I'm sorry, what?
Again, but just the second part:
Mariano Rivera's "path" began in Puerto Caimito, Panama playing baseball with makeshift equipment in the streets. He signed with the Yankees for $3,000 and spent 5 years toiling in the minors. Now he's won 5 World Series, is the greatest closer ever and has accomplished it all with a freakish reliance on one pitch. Jonathan Papelbon was a starting pitcher in the minors, has one World Series ring and closes for a team in the AL East, but you lose me after that.
Now, aside from the fact that both guys have three vowels in their last name, what are these amazing off the field similarities?
When you compare the earnings curve of the Yankees' icon and the Red Sox All-Star, there are definite parallels, especially in the way both have worked on one-year deals in the early years of their careers.
Yes. Them and 75% of the other players to reach the Major Leagues. See, there is a process called arbitration, and most players aren't offered multi-year deals that buy out... Nevermind. Maybe I'm nitpicking here, but "off the field" usually refers to a player's life away from baseball, not his contract status with his team.
But continue, Gordon, with these uncanny parallels:
Rivera had two Series rings when he became eligible for arbitration for the first time in 1999 and signed a one-year deal for $4.25 million. He went to an arbitration hearing before the following season, 2000, and lost, receiving a contract for $7.25 million after asking for $9.25 million. His $3 million raise was just $100,000 short of what Papelbon received.
Yes, what a coincidence that Papelbon and Rivera both performed well, went through the same process and got similarly proportioned raises. It's almost as if Papelbon's agent used Rivera as a precedent!
And now for the part where Edes completely submarines his own analogy:
Papelbon has demonstrated that he will not settle for anything less than what he considers fair value for his talents, and the Red Sox may not be willing to pay eight figures for a closer. And unlike the Yankees, the Red Sox have a prospective closer-in-waiting in Daniel Bard.Got that folks? Jonathan Papelbon = Mariano Rivera. Until the last paragraph, wherein Jonathan Papelbon = John Wetteland and Daniel Bard becomes Rivera.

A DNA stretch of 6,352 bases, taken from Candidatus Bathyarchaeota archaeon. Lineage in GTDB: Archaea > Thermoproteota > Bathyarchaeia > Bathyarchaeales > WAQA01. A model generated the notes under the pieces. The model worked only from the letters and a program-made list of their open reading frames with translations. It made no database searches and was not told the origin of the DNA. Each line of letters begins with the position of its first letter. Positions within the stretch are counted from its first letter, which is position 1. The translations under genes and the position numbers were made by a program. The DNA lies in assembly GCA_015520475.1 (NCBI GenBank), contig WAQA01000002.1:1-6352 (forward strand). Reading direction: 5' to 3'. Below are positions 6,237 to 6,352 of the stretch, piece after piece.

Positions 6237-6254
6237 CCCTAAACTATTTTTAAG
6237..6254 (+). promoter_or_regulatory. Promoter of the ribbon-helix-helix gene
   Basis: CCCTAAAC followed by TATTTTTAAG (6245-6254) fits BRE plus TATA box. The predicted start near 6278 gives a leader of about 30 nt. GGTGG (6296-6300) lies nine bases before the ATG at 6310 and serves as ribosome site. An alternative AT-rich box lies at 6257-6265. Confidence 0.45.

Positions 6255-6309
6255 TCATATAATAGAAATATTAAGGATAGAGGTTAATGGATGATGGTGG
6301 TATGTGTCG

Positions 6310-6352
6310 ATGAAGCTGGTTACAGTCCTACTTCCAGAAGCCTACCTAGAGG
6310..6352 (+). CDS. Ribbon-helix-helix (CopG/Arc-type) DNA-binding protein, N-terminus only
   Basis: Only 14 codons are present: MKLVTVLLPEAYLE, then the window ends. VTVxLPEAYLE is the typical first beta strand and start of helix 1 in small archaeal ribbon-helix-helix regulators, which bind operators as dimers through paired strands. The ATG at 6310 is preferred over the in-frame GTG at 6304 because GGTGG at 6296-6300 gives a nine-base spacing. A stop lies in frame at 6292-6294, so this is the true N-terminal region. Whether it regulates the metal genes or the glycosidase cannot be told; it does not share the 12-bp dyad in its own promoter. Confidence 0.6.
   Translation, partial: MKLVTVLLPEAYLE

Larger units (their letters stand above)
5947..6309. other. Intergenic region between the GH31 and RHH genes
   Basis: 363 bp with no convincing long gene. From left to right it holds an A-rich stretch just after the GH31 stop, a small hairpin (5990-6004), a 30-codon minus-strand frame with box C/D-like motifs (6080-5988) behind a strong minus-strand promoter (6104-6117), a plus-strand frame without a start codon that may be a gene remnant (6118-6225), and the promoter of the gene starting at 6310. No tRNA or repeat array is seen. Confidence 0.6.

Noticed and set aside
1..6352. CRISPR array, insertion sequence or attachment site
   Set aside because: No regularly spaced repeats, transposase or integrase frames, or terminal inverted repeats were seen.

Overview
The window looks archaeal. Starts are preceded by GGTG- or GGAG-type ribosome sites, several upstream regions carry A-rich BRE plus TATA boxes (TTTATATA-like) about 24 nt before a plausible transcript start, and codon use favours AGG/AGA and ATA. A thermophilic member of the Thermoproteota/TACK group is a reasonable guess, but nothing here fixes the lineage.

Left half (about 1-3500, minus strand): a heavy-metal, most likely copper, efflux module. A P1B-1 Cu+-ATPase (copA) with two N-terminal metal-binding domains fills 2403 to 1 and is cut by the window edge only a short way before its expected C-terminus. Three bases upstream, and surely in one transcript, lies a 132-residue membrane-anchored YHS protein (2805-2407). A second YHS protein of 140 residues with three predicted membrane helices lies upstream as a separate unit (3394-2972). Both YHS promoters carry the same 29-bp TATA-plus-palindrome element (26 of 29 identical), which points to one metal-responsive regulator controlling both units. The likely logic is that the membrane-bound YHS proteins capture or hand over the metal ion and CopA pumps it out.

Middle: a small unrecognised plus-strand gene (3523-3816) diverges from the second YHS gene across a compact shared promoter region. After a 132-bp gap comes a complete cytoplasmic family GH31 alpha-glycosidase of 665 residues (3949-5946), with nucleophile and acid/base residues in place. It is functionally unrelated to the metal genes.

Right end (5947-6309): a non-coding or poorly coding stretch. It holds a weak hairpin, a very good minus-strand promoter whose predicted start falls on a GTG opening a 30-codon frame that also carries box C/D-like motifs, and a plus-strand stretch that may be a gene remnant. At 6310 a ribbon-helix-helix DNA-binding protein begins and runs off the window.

The last Yankees closer before Rivera was an All-Star named John Wetteland, who was named MVP of the 1996 World Series after saving all four games against the Atlanta Braves. But after the season, the Yankees allowed Wetteland to leave as a free agent because Rivera was in the wings. And we all know how that worked out.
Was Jonathan Papelbon raised in a fishing village in Panama? Did he once work upon a commercial shrimping boat? Is he devoutly religious? Is he fluent in Spanish? Does he own a steakhouse in New Rochelle?
No. Jonathan Papelbon is a blithering ignoramus who picks out names for his kids based on whether they are "badass" or not. He says stupid things without thinking. He's a demonstrative douchebag on the mound. He does not throw a cut fastball. He's part childish buffoon and part ungracious asshole. In short he's the anti-Mo.
Rivera is as distinguished of a player as there is active in baseball. He conducts himself with dignity and class in every facet in his life that is visible to the public. It's nothing short of insulting to Mo to equate him to Papelbon in an way. To do so is to stoop to lazy, hacky journalism. Eventually, someone may follow in Mariano Rivera's "path" to some extent. But that person will not be Jonathan Papelbon.